Suzanne Heath - Nuffield Chesterfield Hospital
Juliana by Frank Benson
Detail of Human Statue (Jessie) by Frank Benson, 2011
Human Statue (Jessie), 2011 (detail) by Frank Benson, bronze © the artist, Courtesy Sadie Coles HQ, London and Andrew Kreps Gallery, New York. Image by Johnny Missheff

Nuffield Chesterfield Hospital

American artist Frank Benson (b.1976) has been appointed by Nuffield Health to develop a new public artwork for Bristol. The commission has been made possible through the redevelopment of Clifton Court, one of Clifton’s earliest villas and now home to Nuffield’s Chesterfield Hospital.

The redevelopment has involved the restoration of a historic Grade II listed building with a rich local history and the erection of a new hospital building to the rear of the site. Clifton Court was built in 1742 by prominent Bristol industrialist Nehemiah Champion as a home for him and his wife, Martha Goldney. Champion made his money through the metal industry, helping to establish brass works at Baptist Mills in Easton and Warmley, Bristol.

The Goldney family and Champion were renowned for their interest in emerging industries, including – for Thomas Goldney II, Martha’s father – the shipping trade and its more dubious cousin, privateering. A privateer was a person or ship authorised by a government to attack foreign vessels during wartime. Privateering was a way of mobilising armed ships and sailors without having to spend treasury resources or commit naval officers.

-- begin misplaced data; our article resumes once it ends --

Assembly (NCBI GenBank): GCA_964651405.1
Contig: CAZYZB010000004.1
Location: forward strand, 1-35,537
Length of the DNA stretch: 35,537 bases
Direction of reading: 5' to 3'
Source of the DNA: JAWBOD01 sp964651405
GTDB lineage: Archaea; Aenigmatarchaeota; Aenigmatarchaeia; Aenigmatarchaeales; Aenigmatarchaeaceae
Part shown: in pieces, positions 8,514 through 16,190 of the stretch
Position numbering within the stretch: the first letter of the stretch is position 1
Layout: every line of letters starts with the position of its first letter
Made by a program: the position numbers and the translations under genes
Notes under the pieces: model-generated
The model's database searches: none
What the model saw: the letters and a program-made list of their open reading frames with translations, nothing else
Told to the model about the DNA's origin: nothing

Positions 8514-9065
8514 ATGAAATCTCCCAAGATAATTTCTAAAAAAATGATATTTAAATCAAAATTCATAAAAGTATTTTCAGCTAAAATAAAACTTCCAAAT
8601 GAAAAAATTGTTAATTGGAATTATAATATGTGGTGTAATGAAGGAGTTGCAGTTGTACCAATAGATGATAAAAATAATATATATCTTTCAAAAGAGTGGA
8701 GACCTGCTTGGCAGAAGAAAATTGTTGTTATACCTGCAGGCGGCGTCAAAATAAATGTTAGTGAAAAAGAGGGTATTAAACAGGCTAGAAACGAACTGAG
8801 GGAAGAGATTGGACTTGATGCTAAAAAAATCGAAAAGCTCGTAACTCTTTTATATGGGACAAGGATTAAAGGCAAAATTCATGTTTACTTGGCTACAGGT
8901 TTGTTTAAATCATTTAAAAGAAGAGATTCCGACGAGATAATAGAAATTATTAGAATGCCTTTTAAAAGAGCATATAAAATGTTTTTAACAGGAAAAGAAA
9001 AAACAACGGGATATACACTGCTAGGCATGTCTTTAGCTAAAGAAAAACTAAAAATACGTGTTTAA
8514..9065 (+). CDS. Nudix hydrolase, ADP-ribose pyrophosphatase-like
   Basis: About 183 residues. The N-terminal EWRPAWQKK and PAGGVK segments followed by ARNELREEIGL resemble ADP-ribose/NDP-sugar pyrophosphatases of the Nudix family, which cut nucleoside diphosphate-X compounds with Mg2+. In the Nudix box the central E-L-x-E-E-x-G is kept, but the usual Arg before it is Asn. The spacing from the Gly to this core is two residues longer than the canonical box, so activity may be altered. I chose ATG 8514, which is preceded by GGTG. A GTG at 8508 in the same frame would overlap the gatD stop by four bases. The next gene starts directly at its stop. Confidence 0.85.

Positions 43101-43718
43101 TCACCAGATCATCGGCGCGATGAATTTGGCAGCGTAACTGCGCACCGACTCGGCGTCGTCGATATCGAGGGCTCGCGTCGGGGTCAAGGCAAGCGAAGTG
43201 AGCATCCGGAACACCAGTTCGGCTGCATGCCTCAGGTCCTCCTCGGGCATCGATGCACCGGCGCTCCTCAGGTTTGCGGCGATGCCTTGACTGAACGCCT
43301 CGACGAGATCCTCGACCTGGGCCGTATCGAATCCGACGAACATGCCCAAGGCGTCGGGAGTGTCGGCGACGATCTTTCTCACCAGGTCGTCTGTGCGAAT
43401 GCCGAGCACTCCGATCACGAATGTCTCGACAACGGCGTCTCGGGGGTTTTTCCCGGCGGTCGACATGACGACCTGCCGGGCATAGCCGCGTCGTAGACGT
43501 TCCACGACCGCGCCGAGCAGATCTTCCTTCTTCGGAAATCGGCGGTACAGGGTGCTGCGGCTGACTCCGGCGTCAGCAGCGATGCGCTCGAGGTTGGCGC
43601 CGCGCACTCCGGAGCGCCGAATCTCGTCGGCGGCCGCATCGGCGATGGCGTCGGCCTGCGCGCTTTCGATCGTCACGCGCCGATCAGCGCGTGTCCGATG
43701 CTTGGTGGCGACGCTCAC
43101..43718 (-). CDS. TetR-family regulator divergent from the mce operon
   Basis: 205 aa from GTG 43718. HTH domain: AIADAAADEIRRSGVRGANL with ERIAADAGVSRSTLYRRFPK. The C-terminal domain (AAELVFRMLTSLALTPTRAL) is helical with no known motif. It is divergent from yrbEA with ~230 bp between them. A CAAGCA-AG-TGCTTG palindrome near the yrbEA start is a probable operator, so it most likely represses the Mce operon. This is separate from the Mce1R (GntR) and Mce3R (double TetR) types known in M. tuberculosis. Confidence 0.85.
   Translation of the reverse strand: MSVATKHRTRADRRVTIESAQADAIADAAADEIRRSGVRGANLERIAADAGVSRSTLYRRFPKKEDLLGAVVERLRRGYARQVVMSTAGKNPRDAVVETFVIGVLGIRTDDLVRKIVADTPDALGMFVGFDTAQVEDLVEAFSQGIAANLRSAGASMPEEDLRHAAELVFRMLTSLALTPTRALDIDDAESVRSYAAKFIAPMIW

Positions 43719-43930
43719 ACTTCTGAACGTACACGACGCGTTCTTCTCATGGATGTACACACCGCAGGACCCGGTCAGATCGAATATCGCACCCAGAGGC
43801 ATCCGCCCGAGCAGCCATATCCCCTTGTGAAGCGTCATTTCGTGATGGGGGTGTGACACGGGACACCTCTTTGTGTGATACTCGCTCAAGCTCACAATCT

It was one of Thomas Goldney’s privateering expeditions that resulted in the rescue of Scottish sailor Alexander Selkirk (1676 – 1721) from an uninhabited island in the South Pacific where he had been marooned for four years after he refused to re-board the ship he was travelling on after judging it un-seaworthy. It is believed that Alexander Selkirk was the figure upon whom Daniel Defoe’s ‘Robinson Crusoe’ was based when it was published in 1719.

Frank Benson’s proposal for the development responds to this story, investigating the links between the site, Selkirk and the way in which brass and bronze production has helped to shape the local landscape. In his work Benson has investigated manufacturing processes, and the suspension of movement through hyper-realistic sculptures and photography. For his 2011 sculpture Human Statue (Jessie) he employed a process of ‘rapid prototyping’ to produce a series of 3D scans which were then cast in bronze.

Frank Benson lives and works in New York and is represented in London by Sadie Coles gallery. His work appeared in The Human Factor exhibition at the Hayward Gallery, London (2014) and on the roof of the ICA in 2013.

As project manager working on behalf of art consultants Willis Newson, Suzanne is responsible for overseeing the artist’s design development process and delivery of the completed commission.

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